World-class state transportation plan won't neglect local needs
By Ellen L. Marmer
Great strides have been made to repair our state's transportation infrastructure, with $3 billion having been allocated to upgrade the railroad line between New Haven and New York and mass-transit projects proposed by the state Transportation Strategy Board.
Still, there is much more that needs to be done before we can call Connecticut's transit problems a thing of the past.
State leaders seem to understand the need for a comprehensive transportation plan. During the last General Assembly session, lawmakers made the state Office of Policy and Management responsible for assisting the TSB and asking the department to conduct a regional "build-out analysis."
It is critical that OPM takes its new duties seriously. Critical is for OPM to find ways to encourage transit-oriented development on existing routes and train stations.
Meanwhile, the state needs to help our cities and towns make repairs to local roads and bridges. Municipalities own and maintain 17,115 road miles, compared to 4,079 owned and maintained by the state, according to statistics from the Department of Transportation.
These local roads and bridges are in bad shape and made worse by motorists using them to bypass problems on our state highways. The increasing use of local roads is documented in a March 1998 study that Apogge Research/Hagler Bailly, a national firm specializing in infrastructure analysis, conducted for the Connecticut Conference of Municipalities.
The analysis disclosed that vehicle miles traveled on local roads jumped from 5.4 billion in 1986 to 7.9 billion in 1995. There is every reason to believe this trend is continuing.
The reality is that increasing use equates to the need for more road maintenance. This has been a difficult task for local municipalities because the state has cut back on the Town Road Aid grant money and the Local Capital Improvement Program. Cities and towns use funds from both programs to maintain and repair local roads and bridges.
How underfunded are these programs? TAR was budgeted at $30 million in the current state-spending plan. It represents a $2 million increase, but is less than the $35 million allocated in the 2001-02 budget. To just keep pace with inflation, towns and cities should receive $40.6 million this fiscal year.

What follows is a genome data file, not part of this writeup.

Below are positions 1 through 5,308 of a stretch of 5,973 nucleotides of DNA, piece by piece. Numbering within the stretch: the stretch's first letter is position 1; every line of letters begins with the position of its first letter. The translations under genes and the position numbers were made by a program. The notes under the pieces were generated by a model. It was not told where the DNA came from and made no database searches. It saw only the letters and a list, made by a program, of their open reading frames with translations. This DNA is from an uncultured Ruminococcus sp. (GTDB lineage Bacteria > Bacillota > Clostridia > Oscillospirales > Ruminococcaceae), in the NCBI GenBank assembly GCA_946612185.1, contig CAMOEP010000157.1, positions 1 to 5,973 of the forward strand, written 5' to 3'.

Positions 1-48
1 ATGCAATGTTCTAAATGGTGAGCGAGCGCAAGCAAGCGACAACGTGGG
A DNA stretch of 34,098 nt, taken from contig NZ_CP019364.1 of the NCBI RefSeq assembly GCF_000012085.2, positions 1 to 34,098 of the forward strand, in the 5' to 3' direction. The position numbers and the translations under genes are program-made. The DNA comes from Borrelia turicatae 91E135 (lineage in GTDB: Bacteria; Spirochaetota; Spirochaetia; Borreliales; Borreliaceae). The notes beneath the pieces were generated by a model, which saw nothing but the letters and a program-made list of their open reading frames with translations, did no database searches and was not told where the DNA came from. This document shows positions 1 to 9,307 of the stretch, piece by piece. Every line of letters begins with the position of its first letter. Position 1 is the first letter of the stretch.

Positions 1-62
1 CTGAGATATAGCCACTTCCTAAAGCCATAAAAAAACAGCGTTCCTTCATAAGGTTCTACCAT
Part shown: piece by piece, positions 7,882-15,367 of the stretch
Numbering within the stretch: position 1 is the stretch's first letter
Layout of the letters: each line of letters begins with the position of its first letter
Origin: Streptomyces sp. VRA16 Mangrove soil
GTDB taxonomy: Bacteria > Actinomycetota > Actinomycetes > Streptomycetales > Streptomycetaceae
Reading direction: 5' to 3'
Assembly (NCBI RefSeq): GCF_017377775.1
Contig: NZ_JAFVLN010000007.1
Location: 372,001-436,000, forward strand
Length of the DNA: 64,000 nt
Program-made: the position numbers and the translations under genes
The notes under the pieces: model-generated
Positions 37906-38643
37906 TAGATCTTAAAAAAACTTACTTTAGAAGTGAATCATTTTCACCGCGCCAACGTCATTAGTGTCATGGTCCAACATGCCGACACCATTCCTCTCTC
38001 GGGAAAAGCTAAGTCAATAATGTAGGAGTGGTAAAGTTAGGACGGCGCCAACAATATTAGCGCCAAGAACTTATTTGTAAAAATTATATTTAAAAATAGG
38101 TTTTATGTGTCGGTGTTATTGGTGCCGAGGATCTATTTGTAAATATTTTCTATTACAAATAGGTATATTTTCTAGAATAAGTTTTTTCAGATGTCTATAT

A similar scenario exists for LOCIP money, which is a state-to-municipality reimbursement program for capital-improvement projects.
LOCIP has been budgeted for $30 million, considerably less than the $41.6 million our communities should receive in 2007 to keep the program in line with inflation.
To repair local roads in our state, we need a committed and comprehensive state-local approach. To be sure, the project should not start with the state issuing a blank check.
The state needs to ensure that cost-effective and wise investment decisions are made. To this end, revenue for transportation projects should go into a fiscal "lock box," ensuring that the money is used for the intended purpose.
Also, a transportation strategy with a timetable for projects is needed to ensure that work is undertaken, including when environmental impact and other studies are to be completed prior to the start of a project. This way, projects will not languish.
Additionally, the plan must be multi-model. It must create a transportation system that uses highway and rail transit along with water ports, bus system, airports, and more.
Finally, the state needs to make a new commitment to assisting municipalities with repair of local roads and bridges by increasing TAR and LOCIP. This commitment would help local government reduce the unfair burden on property taxpayers; lower costs for motorists; and improve the state's overall business climate and economy.
The last point is critical. The state won't solve its transportation problems by creating a world-class state transportation network, while not repairing our local roads and bridges. It will leave them in serious decay that will get even worse because our communities do not have the money to the job without help.
What's needed here is a partnership and commitment to putting Connecticut's entire road system back on a winning track. A partial fix is just not the answer.
The writer is the mayor of Vernon.
©Journal Inquirer 2006